During the study, dairy I housed 1450 lactating cows, 1400 heifers, and 250 dry cows. Dairy II consisted of 1340 lactating cows, 1240 heifers, and 470 dry cows. Before weaning, calves are kept in individual hutches. Calf hutches are located on a raised structure at Dairy I. Its floor is flushed with clean groundwater three times per day. Calf hutches at Dairy II sit on bare ground. Heifers are kept in separate freestalls grouped by age. Adult cows are kept in freestalls and have access to adjacent exercise yards (corrals) between feedings. Freestall flush-lanes are lined with concrete, and are flushed three to four times per day with recycled lagoon water to collect excrement. Solid waste is separated from the waste stream, and recycled as bedding material in freestalls and exercise yards after drying. Wastewater is returned to the lagoon. Off-site runoff is not permitted. Corral surface runoff and dairy wash-water are collected in the lagoon. At both dairies, the lagoons were constructed over 30 years ago with a soil linear containing 10% clay. Liquid manure and unused solids are applied as fertilizer to surrounding forage fields, which typically comprise over 75% of the total farm area (15). Similar modern freestall dairy operations can be found worldwide.
For this study, the following dairy management units were sampled: calf hutches, hospital pens, liquid manure storage lagoons, solid and liquid manure applied fields, and corrals and freestalls for heifers, for milking cows, and for dry cows (15), (SI Figure S1). Environmental pathways that may allow antibiotics to be transported into groundwater include leakage from lagoons, leaching of manure applied to fields, and leaching from animal housing areas.
Samples were collected from surfaces (loose soil/litter materials), soil (<30 cm depth), wastewater, and shallow groundwater in four campaigns over 18 months representing fall, winter, spring, and summer climate conditions and operations status. Surface samples in the dairy production area were taken from bedding materials composed of dried solid manure, and those in the field were taken from loose surface soil. Concentrations of antibiotics were determined using online solid phase extraction (OLSPE) and liquid chromatography-tandem mass spectrometry (LC/MS/MS) with electrospray ionization (ESI) for water samples (18). Solid samples were extracted using the accelerated solvent extraction (ASE) method described in McKinney et al. (19) and analyzed by direct aqueous injection of the solid sample extracts using a Shimadzu Prominence LC and API 5000 tandem MS (Columbia, MD) in multiple-reaction-monitoring (MRM) mode with ESI and positive-negative ion switching (see SI for details).
A wide variety of pharmaceuticals were used in the study dairies, with total farm application rates varying from 0.02 to 660 g d−1 according to interviews with the participating farmers (Table (Table1).1). Substantial differences were observed between the types and quantities of pharmaceuticals applied at the two dairies. At both dairies, penicillin procaine G, monensin, and acetylsalicylic acid (aspirin) had the highest use (several hundred g d−1), followed by ampicillin, ceftiofur, sulfonamides, and tetracyclines (several tens of g d−1). Assuming no loss of antibiotics in the waste collection system by degradation or sorption, estimated worst-case antibiotic concentrations in lagoon water range from tens of ng L−1 to hundreds of μg L−1 (Table (Table1,1, details of the estimate are in SI Table S3).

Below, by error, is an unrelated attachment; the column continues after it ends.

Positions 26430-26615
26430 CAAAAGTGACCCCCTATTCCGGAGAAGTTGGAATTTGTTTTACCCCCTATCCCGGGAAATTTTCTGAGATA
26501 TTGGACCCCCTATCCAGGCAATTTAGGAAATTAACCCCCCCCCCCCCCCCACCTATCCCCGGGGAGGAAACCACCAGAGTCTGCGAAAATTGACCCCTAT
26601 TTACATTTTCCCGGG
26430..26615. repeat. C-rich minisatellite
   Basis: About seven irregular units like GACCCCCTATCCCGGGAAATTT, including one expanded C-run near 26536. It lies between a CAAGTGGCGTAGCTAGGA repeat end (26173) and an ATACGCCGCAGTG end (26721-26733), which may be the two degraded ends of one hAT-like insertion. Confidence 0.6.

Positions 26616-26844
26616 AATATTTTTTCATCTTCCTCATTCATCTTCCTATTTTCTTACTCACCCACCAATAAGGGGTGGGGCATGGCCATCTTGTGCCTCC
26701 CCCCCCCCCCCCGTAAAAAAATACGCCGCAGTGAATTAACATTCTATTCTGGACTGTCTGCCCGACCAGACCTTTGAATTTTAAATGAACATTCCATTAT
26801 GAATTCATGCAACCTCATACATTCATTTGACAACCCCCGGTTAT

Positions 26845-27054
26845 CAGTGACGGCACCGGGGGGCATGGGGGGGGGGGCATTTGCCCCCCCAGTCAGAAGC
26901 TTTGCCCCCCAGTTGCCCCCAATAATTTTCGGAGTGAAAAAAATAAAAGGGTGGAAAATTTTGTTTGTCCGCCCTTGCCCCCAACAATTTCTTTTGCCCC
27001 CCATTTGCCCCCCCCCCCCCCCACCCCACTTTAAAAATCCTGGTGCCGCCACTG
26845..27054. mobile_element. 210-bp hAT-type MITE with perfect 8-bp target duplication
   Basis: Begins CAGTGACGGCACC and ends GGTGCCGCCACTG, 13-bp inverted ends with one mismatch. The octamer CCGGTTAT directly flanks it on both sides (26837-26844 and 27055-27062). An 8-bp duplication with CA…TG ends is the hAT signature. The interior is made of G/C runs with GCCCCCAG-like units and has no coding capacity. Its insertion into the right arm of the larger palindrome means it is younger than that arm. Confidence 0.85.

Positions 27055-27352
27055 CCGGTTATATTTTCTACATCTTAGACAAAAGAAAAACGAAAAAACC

Sulfonamides and trimethoprim, tetracyclines and their epimers/isomers, and lincomycin were detected frequently in lagoon and flush-lane water samples with concentrations ranging from 0.012 to 267 μg L−1 (Table (Table2).2). Epimers/isomers of chlortetracycline were detected although the parent chlortetracycline was not present, whereas both tetracycline and its epimer were found when the concentration of tetracycline was close to 0.1 μg L−1. Importantly, all antibiotics on the analytical schedule known to be administered at the farms were detected in lagoon and flush-lane water. The presence of the complete suite of administered antibiotics in the dairy waste system is consistent with the broad spectrum of human-applied pharmaceuticals found in municipal wastewater systems (20). It is possible that other pharmaceuticals used at these dairies but not on the analytical schedule were also present.
For the few studies which report antibiotics in dairy lagoon water, detections included tetracycline, iso-chlortetracycline, epi-iso-chlortetracycline, and lincomycin ranging from 0.01 to 7.7 μg L−13,21, similar to this study. The spectrum of antibiotics reported in swine lagoons is similar to those found in our study, with chlortetracycline, iso-chlortetracycline, epi-iso-chlortetracycline, lincomycin, oxytetracycline, sulfamethazine, tetracycline, sulfathiazole, tylosin, erythromycin-H2O, and penicillin G frequently reported at concentrations ranging from high ng L−1 to low mg L−11,3,22,23. However, the lagoon water concentrations of antibiotics detected in this study were in the ng L−1 to low μg L−1 range, lower than those reported in swine lagoons. Lower antibiotics amounts administered, higher water use, and larger lagoon size, among other factors, may explain this difference. In particular, swine often receive antibiotics as feed additives (24), whereas antibiotic use in feed additives of dairy farms is limited. The spectrum of compounds detected in this study is similar to that in swine lagoons, suggesting similar transport processes and persistence in the waste-stream.